The Epic Sir Gawain and the Green Knight He discovers even the greatest of knights must overcome enormous temptation and pressure to live up to the chivalric and Christian ideals of knighthood. We see his shame when he returns to Arthur 's court and confesses his faults, " 'See! My lord, ' said the knight, touching the girdle, �this is the blazon of this guilty scar I bear in my neck, this is the badge of injury and the harm which I have received because of the cowardice and covetousness to which I there fell prey" (Abrams 1979, 289). Sir Gawain does exhibit bravery and loyalty, two aspects of the chivalric code. He exhibits many others as well, but his weakness with respect to fear of the Green Knight and his affections for the lady of
Oedipus’ decision to be prideful, stubborn, and rash all contributes to his impending doom. In Thebes, the law of free will prevails over men. Although Oedipus has already fulfilled his destiny, his excessive pride pushes him to reveal the truth of the murder of King Laius. Had Oedipus not acted upon that pride, he would have never realized that he had achieved his dreadful prophecy. Oedipus ignores the dangerous warnings of his companions, and instead increases the urgency of the hunt for the murderer.
Sir Gawain and the Green Knight: Sir Gawain Faces Temptation Sir Gawain was known as a noble and honest man who was willing to stare death in the face to protect King Arthur. However, the courtly Sir Gawain is submitted to the unexpected—not to the test he expects, but to one he does not expect (qtd. in Spearing). The underlying theme throughout the entire poem is temptation, which, is Sir Gawain’s greatest challenge because he is not aware of it. He faltered not nor feared But quickly went his way, His road was rough and weird, Or so the stories say.
Creon’s roles as King made him believe that he had every right to break the law of God and create his own for people without their consent. Creon caused corruption of Thebes by trying to measure his powers with the powers of the Gods and when Teiresias tried to tell him that it would not have a good ending, Creon failed to believe him. So, therefore learned his lesson as he was being carried in to the house as the choragos said “There is no happiness where there is no wisdom; No wisdom, but in submission to the gods. Big words are always punished, and proud men in old age learn to be wise” (1833).
His whole quest is all both a physical and emotional journey as he follows his code of chivalry while he searches for forgiveness for betraying King Arthur which he becomes a monk in the end. While a knight can sin and ignore the problem, only a true knight such as Sir Launcelot repents for the shameful mistake that affects not only himself individually, but his relationship with other knights and damsels.
When Gawain realizes he was the subject of a test, he sees Bertilak/Green Knight in a different light. The Green Knight now becomes Gawain’s confessor and in doing so assumes a fatherly role. We see that Bertilak perceives Gawain’s fault, his love of life, and irrespective of it, loves Gawain. Despite having sinned, Bertilak sees in Gawain a first-rate knight, far superior to his peers in Camelot, who, faced with the spectre of death, grew silent with cowardice, as the honor of the King lay unguarded.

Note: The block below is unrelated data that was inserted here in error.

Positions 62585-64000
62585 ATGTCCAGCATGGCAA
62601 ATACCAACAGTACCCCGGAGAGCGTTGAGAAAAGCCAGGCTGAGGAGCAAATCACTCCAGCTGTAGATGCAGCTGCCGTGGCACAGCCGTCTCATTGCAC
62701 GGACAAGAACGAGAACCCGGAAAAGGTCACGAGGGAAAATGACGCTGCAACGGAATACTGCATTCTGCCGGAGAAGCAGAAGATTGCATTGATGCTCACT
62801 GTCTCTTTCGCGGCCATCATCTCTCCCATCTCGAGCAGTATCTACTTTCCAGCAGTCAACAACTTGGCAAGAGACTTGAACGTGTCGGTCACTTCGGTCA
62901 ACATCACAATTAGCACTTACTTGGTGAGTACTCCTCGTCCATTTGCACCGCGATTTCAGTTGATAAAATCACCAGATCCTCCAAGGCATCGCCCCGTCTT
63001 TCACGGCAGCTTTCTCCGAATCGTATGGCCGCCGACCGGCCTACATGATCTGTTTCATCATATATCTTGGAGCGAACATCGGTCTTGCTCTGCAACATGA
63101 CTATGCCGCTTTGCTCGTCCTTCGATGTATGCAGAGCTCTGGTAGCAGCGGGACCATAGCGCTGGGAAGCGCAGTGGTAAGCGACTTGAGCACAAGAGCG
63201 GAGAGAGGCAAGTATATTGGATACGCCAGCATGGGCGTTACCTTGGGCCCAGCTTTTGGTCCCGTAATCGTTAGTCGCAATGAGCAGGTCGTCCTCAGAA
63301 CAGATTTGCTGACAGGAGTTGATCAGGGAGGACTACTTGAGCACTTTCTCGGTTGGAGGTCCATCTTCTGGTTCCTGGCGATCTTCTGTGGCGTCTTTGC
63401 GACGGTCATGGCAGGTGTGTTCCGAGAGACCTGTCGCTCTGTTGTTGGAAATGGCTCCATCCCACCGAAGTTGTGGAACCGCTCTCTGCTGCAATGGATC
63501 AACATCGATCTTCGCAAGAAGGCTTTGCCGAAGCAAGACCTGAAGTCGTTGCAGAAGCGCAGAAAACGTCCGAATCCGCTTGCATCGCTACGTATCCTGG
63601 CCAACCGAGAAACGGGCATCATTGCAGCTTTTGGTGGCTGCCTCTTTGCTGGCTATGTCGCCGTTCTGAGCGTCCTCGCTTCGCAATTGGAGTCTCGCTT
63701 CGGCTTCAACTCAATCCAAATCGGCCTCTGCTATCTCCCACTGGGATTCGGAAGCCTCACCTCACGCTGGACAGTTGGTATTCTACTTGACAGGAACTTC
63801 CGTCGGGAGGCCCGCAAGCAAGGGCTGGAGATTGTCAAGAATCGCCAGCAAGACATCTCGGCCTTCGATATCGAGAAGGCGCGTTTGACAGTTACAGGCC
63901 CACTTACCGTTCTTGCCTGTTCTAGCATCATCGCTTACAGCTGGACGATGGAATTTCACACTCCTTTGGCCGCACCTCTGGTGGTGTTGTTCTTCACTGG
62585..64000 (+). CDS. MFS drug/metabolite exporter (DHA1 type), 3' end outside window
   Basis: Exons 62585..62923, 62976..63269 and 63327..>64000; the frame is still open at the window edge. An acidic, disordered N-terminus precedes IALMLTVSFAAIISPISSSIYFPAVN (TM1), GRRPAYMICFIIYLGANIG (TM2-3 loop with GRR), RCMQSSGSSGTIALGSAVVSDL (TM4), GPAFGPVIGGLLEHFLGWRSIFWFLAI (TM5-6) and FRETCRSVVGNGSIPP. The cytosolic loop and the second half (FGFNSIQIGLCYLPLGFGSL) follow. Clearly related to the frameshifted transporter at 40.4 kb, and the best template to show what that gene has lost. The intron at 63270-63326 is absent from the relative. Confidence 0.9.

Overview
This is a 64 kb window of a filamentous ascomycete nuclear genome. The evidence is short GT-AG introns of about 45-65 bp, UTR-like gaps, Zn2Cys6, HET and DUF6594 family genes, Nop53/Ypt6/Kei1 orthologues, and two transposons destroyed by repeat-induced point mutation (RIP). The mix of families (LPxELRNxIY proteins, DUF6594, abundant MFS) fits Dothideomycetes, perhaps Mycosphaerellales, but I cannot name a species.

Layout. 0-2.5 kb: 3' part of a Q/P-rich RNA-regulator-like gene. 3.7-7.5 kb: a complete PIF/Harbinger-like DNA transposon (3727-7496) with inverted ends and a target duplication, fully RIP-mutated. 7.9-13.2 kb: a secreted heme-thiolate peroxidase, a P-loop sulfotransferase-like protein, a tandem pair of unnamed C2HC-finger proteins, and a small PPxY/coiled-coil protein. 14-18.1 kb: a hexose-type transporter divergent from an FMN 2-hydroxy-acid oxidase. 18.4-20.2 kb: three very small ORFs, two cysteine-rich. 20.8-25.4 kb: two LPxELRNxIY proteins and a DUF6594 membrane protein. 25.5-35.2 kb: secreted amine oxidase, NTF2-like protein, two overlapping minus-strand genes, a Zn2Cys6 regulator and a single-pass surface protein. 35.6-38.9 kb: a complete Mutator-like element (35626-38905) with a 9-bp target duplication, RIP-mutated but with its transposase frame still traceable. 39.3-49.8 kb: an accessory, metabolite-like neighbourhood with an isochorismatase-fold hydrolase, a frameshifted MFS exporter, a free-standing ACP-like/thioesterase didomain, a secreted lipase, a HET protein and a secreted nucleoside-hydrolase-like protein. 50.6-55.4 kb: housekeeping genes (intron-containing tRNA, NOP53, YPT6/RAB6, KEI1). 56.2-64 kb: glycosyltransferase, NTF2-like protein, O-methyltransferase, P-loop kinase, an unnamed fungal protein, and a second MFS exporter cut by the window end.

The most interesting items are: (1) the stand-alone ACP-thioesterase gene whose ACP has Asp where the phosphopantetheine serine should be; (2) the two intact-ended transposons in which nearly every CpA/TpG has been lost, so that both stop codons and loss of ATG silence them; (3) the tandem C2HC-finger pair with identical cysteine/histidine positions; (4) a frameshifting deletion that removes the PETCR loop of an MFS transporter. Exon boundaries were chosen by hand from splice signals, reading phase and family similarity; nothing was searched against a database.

This praise for saving the country only serves to inflate Oedipus's ego, which the author displays as he writes: That riddle was not for anyone w... ... middle of paper ... ...evenge his foul murder and most unnatural murder." The spirit goes on to reveal how Claudius murdered him and asks Hamlet to retaliate. This divine intervention forces Hamlet to do what his father bids. If it were not for this action made by the ghost of his father, his fortune would be different. In Oedipus the King and Hamlet, the protagonists are victims of unmanageable forces in their environments.
This is the natural world testing the civilization, making it a separation and conflict between the two. Once the Green Knight nicks Gawain’s neck with the axe, he says, “The person who repays / will live to feel no fear. / The third time, though, you strayed, / and felt my blade therefore,” (2354-2357). Because Gawain kept the green girdle that Bertilak’s wife gave him, Gawain broke his contract with Bertilak because he was afraid of dying. Gawain’s own fear of death made him turn to natural instincts; doing everything he could to possibly survive the beheading game.
The circumstances under which each choice has been made should be considered as well. From the start Gawain was facing not only the ruination of his pride, his good name, and his spirit, but also almost certain death. As a result, he learns an essential, inescapable fact about himself and human nature - there is no shame in being imperfect. The true test of Gawain's bravery was to bare his neck to the Green Knight and finish their trading of blows. Even with his 'magic' girdle, Gawain flinched the first time.
In contrast, King Oberon thinks so highly of himself that he sabotages his own relationship in order to get what he wants, the Indian child, but most importantly, the affection of his wife again. Oberon plans to obtain a flower that contains love potion and “ drop the liquor of it in her eyes.” (Shakespeare 22 line 178), in order to make her fall in love with a hideous creature. Then later Oberon would cure her with a different herb. Oberon does this in order for Titania to feel terrified and forget about their fight. However, what is more terrifying is the fact that Oberon was willing to and succeeds at putting his wife through a miserable experience in order to be loved by his wife again.